Remarkable Numbers Come into Play at Callaway, Montpelier, and Pennsylvania Hunt Cup

City Dreamer and Graham Watters in the AFLAC Supreme novice stakes. Photo by John David Helms

By Tod Marks

The second-to-last weekend of racing on the National Steeplechase Association 2021 schedule provided a series of accomplishments involving the numbers two and three. With 13 races at two venues on Saturday in Georgia and Virginia, consider these quirky highlights:

At Callaway Gardens in Pine Mountain, Ga., jockeys Parker Hendriks and Graham Watters each won two races as did trainer Jack Fisher, Riverdee Stable, and owner Irv Naylor. With the exception of one race on the card, the winning margin for the others was less than two lengths. Meanwhile at the Montpelier Hunt Races in Charlottesville, Va., jockeys Jamie Bargary and Barry Foley each tripled, while trainer Doug Fout took a pair. Foley also finished second twice, as did Eddie Keating, to go along with his one win.

The string of curious coincidences was broken at the Pennsylvania Hunt Cup Races in Unionville on Sunday, where four different owner, trainer, and rider combinations took home the winner’s share.
Overall, this weekend’s winners included 13 different owners, 10 separate trainers, and nine jockeys.
As for specific results, here’s how the races played out:

Riverdee Stable’s Sean Clancy with jockey Jamie Bargary after Queens Empire won the maiden hurdle at Montpelier. Both Riverdee and Bargary had three wins on Saturday. ©Douglas Lees

Steeplechase at Callaway Gardens
The six-race card began with the $15,000 Steeplethon, where Irv Naylor’s A Silent Player turned the tables on Silverton Hill’s Bodes Well, scoring by 1 ½ lengths in the three-horse field for Parker Hendriks and trainer Keri Brion. At the International Gold Cup Races in Virginia two weeks earlier, Bodes Well was a 5 ½ length winner over his rival. Both horses are relatively new to steeplethons over mixed obstacles, having been serious runners over hurdles for quite a while.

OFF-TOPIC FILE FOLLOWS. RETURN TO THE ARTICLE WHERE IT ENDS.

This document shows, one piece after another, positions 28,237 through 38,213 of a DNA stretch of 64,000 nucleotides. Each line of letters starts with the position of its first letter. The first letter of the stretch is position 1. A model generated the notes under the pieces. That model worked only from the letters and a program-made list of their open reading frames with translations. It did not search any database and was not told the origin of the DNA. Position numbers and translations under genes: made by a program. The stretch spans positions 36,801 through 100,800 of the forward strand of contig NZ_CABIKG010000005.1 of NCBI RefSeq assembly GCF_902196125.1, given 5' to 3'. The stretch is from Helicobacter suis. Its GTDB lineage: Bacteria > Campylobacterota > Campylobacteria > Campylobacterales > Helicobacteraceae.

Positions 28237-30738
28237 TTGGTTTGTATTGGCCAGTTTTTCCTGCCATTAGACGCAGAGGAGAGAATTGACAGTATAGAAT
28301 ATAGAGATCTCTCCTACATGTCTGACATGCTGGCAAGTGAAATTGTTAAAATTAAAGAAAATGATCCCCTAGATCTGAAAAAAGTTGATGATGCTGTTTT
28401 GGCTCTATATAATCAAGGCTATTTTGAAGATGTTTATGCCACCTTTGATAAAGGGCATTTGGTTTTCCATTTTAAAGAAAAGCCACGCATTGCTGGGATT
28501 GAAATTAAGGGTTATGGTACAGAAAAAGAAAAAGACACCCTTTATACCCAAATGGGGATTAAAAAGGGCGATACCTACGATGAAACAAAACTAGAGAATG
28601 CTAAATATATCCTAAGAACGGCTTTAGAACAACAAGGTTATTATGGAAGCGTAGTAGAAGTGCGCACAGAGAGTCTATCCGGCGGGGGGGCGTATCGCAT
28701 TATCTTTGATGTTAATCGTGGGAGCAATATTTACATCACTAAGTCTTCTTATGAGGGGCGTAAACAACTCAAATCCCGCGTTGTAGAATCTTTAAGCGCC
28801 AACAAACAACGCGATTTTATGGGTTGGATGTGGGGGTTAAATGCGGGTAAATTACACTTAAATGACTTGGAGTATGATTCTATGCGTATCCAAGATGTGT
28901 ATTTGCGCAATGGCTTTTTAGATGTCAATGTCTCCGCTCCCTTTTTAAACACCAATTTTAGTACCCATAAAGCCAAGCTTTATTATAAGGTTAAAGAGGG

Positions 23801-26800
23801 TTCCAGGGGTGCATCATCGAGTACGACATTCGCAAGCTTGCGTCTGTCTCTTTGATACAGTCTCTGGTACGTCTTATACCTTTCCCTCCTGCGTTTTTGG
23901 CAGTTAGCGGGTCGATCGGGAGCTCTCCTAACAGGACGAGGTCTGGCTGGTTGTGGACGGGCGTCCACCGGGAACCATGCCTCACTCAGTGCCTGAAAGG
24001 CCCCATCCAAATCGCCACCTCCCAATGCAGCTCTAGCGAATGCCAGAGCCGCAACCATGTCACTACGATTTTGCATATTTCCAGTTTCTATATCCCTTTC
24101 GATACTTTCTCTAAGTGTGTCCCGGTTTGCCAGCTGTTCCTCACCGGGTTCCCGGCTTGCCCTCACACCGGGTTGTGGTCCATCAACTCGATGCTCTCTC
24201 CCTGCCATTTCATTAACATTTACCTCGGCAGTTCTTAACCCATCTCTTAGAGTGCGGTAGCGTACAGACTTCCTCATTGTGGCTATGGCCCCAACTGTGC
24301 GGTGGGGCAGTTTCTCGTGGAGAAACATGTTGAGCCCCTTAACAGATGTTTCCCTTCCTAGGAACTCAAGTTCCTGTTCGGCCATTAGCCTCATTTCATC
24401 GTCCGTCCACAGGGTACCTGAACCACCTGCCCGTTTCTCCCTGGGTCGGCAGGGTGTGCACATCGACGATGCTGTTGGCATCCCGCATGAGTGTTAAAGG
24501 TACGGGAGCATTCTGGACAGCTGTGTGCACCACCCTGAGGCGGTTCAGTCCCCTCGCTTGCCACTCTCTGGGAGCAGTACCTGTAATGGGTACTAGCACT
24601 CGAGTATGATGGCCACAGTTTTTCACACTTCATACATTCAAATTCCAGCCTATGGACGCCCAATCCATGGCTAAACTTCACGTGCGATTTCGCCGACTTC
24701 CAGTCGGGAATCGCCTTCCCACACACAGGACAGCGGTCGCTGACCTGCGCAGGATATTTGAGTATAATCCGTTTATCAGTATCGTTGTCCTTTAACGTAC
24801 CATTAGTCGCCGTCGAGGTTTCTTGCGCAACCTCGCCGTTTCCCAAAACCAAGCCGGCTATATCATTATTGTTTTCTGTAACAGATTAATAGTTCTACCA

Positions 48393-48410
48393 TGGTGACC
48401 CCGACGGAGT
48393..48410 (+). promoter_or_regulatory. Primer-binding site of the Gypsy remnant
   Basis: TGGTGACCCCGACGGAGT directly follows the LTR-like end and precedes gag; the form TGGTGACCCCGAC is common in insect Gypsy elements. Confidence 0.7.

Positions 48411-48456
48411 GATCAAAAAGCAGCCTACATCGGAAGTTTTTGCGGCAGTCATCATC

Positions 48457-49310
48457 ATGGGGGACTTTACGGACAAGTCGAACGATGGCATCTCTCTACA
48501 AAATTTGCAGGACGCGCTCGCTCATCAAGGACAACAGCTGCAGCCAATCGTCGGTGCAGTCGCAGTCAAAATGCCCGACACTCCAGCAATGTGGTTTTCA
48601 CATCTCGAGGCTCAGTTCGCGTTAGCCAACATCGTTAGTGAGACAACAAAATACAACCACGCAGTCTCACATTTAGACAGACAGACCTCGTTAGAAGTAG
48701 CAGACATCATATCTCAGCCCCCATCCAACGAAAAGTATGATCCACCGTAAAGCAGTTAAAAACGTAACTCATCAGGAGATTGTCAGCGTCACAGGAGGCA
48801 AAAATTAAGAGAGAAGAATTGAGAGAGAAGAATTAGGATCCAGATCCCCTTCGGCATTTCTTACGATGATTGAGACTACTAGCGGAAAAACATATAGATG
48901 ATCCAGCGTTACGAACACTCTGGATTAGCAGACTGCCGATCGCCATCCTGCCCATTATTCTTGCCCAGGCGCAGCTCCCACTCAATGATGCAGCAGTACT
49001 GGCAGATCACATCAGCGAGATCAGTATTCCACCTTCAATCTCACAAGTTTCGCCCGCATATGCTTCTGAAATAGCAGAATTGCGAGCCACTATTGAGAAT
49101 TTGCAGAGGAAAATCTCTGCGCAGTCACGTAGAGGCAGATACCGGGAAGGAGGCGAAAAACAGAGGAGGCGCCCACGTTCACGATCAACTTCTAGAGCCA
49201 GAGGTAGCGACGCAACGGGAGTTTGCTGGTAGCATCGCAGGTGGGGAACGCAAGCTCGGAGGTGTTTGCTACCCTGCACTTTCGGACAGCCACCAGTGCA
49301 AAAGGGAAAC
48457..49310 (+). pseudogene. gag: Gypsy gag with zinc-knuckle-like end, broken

In the $15,000 hurdle for apprentice riders, 11-year-old Boss Man, a winner of nearly $400,000, led a cavalry charge to the wire, getting there first by a half length under Elizabeth Scully for trainer Arch Kingsley. Leipers Fork Steeplechasers’ Court Ruler was second. Boss Man, owned by Carrington Holdings, won the 2018 William Entenmann novice stakes at Belmont Park, one of 10 victories in his long and productive career.

In the $30,000 maiden hurdle, owner-rider Alex Leventhal guided Frontline Citizen to a length victory over Richard Colton’s Mr. Alec and Ross Geraghty for trainer Mark Beecher. It was only the third career start for the five-year-old Irish-bred, who signaled his readiness for a big effort with a sharp second to Hurricana Farm’s Merry Maker at 19-1 at Great Meadow last month.

In the featured $75,000 AFLAC Supreme novice stakes, which like all hurdle races at Callaway were contested at 2 ⅜ miles, Riverdee Stable’s re-energized City Dreamer made it two in a row for jockey Graham Watters and trainer Jack Fisher, who teamed up to take the $75,000 Foxbrook Champion hurdle stakes at Far Hills three weeks ago. At the wire, City Dreamer was a half length winner over Atlantic Friends Racing’s Historic Heart, with William Russell’s Animal Kingston, third. Historic Heart came into the race off of a win in the Harry Harris Stakes at Far Hills, his first U.S. start after 15 in Europe. Before the Foxbrook, City Dreamer had been winless — though stakes placed multiple times — since taking the Marcellus Frost stakes in Nashville in May 2019.